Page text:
Is your small business growing? If so, it may be time to codify some workplace rules. Creating an employee handbook doesn’t ensure compliance, of course, but it can help to put everyone on the same page and also protect a small business owner from certain liabilities.

Here are seven tips for creating an employee handbook.

1. Forget the jargon. Filling an employee handbook with legal terminology and oodles of fine print is no guarantee you’ll avoid disputes with your employees. That’s because labor law is complex: It’s impossible for a handbook to include verbiage that covers every potential legal issue that could arise. The point is to communicate, not legislate. Strive for succinctness and clarity.

2. Write with a casual voice. Use a conversational tone, says Allen Price, CEO of First Third Sustainable Human Capital Consulting. For example, replace the word “management” with “we,” which adds a note of informality. In addition, offer examples that illustrate the standard of conduct you expect. Price addresses these and other issues in a blog post titled “Why Your Employee Handbook Stinks (and How to Fix It).”

3. Avoid Orwellian rules. Barbara Wanless of Eagle’s Flight, which specializes in experiential training, warns against stuffing handbooks with ridiculous rules such as “no whispering.” When a handbook has more pages than the company’s operational manual, workplace morale plummets, she says.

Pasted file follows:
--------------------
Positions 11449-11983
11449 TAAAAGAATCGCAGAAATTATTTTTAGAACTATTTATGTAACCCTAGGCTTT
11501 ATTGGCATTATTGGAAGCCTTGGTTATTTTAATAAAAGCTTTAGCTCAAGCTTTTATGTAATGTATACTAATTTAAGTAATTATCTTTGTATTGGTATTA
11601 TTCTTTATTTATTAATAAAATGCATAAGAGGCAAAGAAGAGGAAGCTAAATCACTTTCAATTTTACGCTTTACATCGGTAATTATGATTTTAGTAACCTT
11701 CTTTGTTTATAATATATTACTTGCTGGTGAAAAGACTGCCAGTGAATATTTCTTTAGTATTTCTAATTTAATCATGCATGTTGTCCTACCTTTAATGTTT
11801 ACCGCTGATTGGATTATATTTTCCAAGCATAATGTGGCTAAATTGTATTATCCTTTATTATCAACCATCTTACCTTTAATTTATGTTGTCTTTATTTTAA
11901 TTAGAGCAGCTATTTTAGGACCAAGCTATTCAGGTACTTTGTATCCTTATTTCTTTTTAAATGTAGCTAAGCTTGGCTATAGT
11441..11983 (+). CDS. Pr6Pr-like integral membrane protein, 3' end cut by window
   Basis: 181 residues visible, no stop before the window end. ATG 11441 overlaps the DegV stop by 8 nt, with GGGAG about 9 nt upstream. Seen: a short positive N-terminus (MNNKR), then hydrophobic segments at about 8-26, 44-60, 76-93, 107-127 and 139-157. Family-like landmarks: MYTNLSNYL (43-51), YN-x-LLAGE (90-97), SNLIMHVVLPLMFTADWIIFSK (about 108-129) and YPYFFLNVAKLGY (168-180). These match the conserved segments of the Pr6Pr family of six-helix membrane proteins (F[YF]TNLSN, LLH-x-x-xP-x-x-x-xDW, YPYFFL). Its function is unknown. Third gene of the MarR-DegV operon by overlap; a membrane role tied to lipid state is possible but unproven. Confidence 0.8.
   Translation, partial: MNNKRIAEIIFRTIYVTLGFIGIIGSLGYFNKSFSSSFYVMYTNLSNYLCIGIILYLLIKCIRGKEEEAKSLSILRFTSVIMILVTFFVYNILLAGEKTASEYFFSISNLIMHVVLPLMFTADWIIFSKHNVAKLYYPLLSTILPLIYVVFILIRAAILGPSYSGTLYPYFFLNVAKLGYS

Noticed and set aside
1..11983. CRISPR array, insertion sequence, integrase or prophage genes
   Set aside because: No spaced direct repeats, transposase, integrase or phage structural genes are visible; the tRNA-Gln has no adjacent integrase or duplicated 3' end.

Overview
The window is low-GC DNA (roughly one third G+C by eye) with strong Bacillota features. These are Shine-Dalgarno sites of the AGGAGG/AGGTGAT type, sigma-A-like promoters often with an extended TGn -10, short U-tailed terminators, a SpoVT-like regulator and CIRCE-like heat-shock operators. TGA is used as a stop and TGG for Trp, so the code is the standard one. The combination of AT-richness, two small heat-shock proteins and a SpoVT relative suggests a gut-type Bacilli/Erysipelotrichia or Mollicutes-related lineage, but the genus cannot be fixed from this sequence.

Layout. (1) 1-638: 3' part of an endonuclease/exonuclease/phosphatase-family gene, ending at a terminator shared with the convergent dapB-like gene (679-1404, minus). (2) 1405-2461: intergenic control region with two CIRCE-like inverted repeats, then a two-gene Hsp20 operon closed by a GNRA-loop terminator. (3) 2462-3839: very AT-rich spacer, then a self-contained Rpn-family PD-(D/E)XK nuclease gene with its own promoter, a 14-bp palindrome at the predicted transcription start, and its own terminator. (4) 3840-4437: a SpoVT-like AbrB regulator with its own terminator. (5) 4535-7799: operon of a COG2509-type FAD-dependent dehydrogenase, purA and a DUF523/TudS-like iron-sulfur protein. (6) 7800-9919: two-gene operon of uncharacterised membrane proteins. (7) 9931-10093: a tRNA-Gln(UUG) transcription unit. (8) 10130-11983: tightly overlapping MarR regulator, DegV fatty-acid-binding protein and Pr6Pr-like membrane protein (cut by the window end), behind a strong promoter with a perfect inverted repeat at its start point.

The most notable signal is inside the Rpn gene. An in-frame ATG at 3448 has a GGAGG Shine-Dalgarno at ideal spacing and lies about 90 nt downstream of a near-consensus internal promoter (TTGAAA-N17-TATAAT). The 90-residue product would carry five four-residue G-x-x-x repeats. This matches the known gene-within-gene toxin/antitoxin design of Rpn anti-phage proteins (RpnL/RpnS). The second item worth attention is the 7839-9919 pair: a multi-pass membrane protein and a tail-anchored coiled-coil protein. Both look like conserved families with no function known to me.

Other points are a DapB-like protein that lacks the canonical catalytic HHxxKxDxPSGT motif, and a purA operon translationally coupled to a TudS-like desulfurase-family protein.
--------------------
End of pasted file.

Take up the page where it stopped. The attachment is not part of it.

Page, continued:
4. Define boundaries. Paul Downs, founder of Paul Downs Cabinetmakers, says he defined the boundaries between his company and his employees early on. He drafted a set of workplace rules and asked his attorney to vet them. New employees sign a receipt stating they’ve received a copy, and if the rules are later amended, the new version is distributed to everyone, he explains in this New York Times blog post. Downs notes that enforcing handbook rules in a small business “defends the integrity” of those who willingly comply.

5. Include standards for digital conduct. Remember to address digital security issues for employees who work on-site and remotely. Decide who should have access to the company’s passwords, and describe the proper procedures for posting online content on behalf of the company, as well. Personal use of a company’s Internet service has landed more than one employer in hot water. Be sure to include company rules for surfing the web while on the job, and what can be said on behalf of the company on the web.

6. Illustrate ethical quandaries. Your handbook should include a section on ethics. Offer a few narratives to help employees reflect on ethical issues, using illustrations that pertain to your business. For instance, Kathleen Edmond, Best Buy’s chief ethics officer, gives the real-life example of an employee who skirted the company’s gifts policy. She then posed a series of questions to help employees understand the difference between ethical choices and criminal wrongdoing.

7. Be fair and consistent. Jason Fried, co-founder of 37signals, says a firm’s culture is shaped more by “consistent behavior” on the part of management than by the implementation of long lists of rules. Be fair, consistent, and clear in your expectations of employees. Draft your handbook with that mind and it will help you avoid problems and misunderstandings.